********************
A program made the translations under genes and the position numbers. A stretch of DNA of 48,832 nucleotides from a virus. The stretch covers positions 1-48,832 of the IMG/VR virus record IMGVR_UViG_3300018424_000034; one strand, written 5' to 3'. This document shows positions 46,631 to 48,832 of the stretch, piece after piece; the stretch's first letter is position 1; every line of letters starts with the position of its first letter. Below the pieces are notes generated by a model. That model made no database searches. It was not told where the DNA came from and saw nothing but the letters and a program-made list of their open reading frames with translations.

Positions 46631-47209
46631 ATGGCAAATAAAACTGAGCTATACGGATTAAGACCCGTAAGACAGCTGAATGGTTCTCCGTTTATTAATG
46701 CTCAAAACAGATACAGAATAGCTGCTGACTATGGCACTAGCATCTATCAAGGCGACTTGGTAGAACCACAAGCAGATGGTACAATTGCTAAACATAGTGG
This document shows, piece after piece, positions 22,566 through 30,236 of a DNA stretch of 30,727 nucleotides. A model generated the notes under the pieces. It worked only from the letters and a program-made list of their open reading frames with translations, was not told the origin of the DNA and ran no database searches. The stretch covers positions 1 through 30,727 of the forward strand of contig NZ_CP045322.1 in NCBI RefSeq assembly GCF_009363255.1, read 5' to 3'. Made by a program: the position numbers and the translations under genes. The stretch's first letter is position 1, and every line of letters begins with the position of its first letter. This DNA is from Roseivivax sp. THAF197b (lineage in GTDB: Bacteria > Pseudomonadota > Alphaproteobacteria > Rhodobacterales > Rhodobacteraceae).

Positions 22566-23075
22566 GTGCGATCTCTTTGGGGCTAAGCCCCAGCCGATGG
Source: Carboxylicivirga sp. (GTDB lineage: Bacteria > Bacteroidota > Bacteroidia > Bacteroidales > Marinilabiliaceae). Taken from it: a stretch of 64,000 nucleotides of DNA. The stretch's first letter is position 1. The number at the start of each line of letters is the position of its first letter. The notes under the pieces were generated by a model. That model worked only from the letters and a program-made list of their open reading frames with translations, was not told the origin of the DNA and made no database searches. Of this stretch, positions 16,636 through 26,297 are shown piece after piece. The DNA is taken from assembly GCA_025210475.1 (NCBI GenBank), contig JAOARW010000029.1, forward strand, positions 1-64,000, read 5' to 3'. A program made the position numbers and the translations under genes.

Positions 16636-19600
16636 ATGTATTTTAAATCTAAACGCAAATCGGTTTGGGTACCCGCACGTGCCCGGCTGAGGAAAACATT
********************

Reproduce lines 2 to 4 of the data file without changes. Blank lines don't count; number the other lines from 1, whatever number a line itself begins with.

Positions 46631-47209
46631 ATGGCAAATAAAACTGAGCTATACGGATTAAGACCCGTAAGACAGCTGAATGGTTCTCCGTTTATTAATG
46701 CTCAAAACAGATACAGAATAGCTGCTGACTATGGCACTAGCATCTATCAAGGCGACTTGGTAGAACCACAAGCAGATGGTACAATTGCTAAACATAGTGG